National Trust's Director-General to Step Down

SWINDON, England, March 15, 2012 /PRNewswire/ --

The National Trust has announced that Fiona Reynolds has decided to leave the charity after more than 11 years as Director-General.

Fiona is to take up her duties as Master of Emmanuel College, University of Cambridge, in the autumn of 2013 - the first woman to be elected Master in the College's history.

She said: "As a graduate of Cambridge I am thrilled to be going back to head one of its finest colleges.

"I have loved every minute leading the National Trust and working with our passionate and dedicated staff, volunteers and supporters.

"I am incredibly proud of all that we have achieved in the last 11 years.

"There is no organisation like it and I will miss it terribly. But it is time to allow someone else an opportunity to make their mark."

Fiona has overseen a period of transformational change at the National Trust, reconnecting the organisation with its original founding purpose, and infusing it with warmth and liveliness.

Membership hit four million last year from 2.7 million in 2001, and visitor numbers to the Trust's 300 properties reached 19 million from 10 million a decade ago.

Volunteer numbers have also doubled, with 62,000 people involved last year.

From her earliest days at the Trust Fiona pioneered an 'arms open' approach to conservation, bringing expert work out from behind closed doors to take place in front of visitors, now an integral part of the Trust's programme to bring places to life.

Property acquisitions have included the vast Victorian Gothic Tyntesfield and its estate near Bristol, Vanbrugh's Seaton Delaval Hall in Northumberland, the 'back-to-back' terraced houses in Birmingham, John Lennon's boyhood home in Liverpool and the quirky home of Kenyan-born poet Khadambi Asalache in Wandsworth.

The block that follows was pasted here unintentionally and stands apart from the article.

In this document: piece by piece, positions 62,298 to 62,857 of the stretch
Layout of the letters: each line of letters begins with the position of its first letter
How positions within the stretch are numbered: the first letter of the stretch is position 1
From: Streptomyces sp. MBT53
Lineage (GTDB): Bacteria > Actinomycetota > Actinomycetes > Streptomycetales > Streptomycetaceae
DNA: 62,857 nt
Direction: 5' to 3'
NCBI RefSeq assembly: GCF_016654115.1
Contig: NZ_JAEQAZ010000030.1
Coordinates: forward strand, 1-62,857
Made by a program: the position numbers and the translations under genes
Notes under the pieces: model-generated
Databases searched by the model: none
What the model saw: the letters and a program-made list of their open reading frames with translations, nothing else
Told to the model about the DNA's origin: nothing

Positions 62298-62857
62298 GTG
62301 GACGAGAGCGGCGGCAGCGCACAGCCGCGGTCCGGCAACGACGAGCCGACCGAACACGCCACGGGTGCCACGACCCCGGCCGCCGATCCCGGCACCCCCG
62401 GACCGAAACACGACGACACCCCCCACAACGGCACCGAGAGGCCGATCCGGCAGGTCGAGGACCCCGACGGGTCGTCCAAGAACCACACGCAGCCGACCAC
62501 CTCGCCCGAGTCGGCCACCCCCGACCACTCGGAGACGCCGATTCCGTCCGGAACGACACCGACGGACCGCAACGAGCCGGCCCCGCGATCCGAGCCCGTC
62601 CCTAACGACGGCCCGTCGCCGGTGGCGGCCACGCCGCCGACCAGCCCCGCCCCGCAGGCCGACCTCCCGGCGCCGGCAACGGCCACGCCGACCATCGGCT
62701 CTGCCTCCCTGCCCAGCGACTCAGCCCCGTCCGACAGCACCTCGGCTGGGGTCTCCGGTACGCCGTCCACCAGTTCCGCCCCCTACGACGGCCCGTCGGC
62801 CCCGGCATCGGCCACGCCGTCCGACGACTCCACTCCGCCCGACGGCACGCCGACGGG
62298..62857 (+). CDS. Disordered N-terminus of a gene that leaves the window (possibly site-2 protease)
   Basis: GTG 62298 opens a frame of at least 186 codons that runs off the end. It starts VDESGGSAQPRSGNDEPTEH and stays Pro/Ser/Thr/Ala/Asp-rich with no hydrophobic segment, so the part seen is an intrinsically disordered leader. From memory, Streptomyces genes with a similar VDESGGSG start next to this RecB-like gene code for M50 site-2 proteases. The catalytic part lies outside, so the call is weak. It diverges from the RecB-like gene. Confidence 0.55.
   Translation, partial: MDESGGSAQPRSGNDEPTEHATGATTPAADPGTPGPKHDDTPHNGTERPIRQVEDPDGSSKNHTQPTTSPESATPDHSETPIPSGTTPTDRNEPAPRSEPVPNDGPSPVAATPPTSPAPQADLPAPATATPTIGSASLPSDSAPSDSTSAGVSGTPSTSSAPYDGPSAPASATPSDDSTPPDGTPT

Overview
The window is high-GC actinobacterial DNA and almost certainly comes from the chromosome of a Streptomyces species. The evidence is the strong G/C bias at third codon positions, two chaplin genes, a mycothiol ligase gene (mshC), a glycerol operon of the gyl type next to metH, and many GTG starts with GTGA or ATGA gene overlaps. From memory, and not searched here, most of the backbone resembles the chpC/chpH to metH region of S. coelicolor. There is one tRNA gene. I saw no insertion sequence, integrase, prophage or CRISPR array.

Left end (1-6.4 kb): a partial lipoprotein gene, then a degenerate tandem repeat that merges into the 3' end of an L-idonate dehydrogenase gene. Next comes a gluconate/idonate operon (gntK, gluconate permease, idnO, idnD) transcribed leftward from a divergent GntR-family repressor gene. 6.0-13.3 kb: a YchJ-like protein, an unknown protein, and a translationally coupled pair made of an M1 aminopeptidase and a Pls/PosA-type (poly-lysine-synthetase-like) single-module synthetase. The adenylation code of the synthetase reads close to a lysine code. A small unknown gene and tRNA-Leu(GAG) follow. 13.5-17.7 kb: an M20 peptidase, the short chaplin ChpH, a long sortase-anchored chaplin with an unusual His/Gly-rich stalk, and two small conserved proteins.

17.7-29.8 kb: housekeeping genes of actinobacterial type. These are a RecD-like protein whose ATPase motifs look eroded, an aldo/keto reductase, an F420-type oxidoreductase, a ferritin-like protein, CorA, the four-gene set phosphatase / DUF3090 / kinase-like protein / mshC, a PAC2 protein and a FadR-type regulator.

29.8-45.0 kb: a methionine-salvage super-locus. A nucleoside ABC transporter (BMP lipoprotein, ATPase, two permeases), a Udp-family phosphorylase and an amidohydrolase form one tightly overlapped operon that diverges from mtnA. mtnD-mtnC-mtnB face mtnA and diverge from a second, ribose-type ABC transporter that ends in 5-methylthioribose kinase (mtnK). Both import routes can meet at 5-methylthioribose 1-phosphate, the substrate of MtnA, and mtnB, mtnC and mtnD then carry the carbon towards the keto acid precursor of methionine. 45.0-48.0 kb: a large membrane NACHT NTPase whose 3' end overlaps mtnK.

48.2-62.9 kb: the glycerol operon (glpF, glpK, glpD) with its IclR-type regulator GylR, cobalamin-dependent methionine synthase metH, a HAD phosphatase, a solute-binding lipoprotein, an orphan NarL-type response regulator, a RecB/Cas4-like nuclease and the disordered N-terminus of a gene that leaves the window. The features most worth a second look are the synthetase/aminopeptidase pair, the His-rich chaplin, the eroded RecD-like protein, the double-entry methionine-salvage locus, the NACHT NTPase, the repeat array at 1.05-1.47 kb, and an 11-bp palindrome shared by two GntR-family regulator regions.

These acquisitions have been part of a concerted focus on social and community relevance for the Trust, recently underlined by the long-term lease taken out on Tredegar House in South East Wales.

As a geographer and walker with a passionate interest in landscape, she has systematically added to the 617,000 acres of countryside under the Trust's care.

During this time she has championed the importance of access to the outdoors and nature for people's wellbeing and promoted local and seasonal food with a drive to create 1,000 new allotments on National Trust land.

Most recently, this included the acquisition of the 617-acre Llyndy Isaf estate near Snowdon after a public appeal raised £1 million in seven months from 20,000 donors.

She has overseen a restructure of the governance of the charity, from a 52-member Council to a 12-member Board of Trustees, as well as two major internal restructures which have strengthened and localised the organisation.

While maintaining the Trust's strict party-political neutrality, Fiona has championed its conservation principles, most recently leading the charge against proposed changes to the planning framework which, she warned, would bias planning towards excessive building in the countryside.

Fiona, 53, will continue in her post at the National Trust until her successor is in place. She plans to use the interval between leaving and moving to Cambridge in September 2013 to write a book about her years at the Trust.

About The National Trust:

The National Trust is one of the most important nature conservation organisations in Europe with over 1,000 sites covering 250,000 hectares, including coastal sites, countryside places, woodland and upland areas; many of which are rich in wildlife. All 17 species of UK bat have been recorded as roosting or breeding on National Trust land and 96 per cent of all resident UK butterflies can be found on National Trust property. The Trust offers many ideas for fun days out and things to do, including countryside walks throughout locations across Britain.

For further information contact:
Steve Field
Assistant Press Officer
The National Trust
Heelis
Kemble Drive
Swindon
SN2 2NA
+44(0)1793-817740
http://www.nationaltrust.org.uk


SOURCE The National Trust




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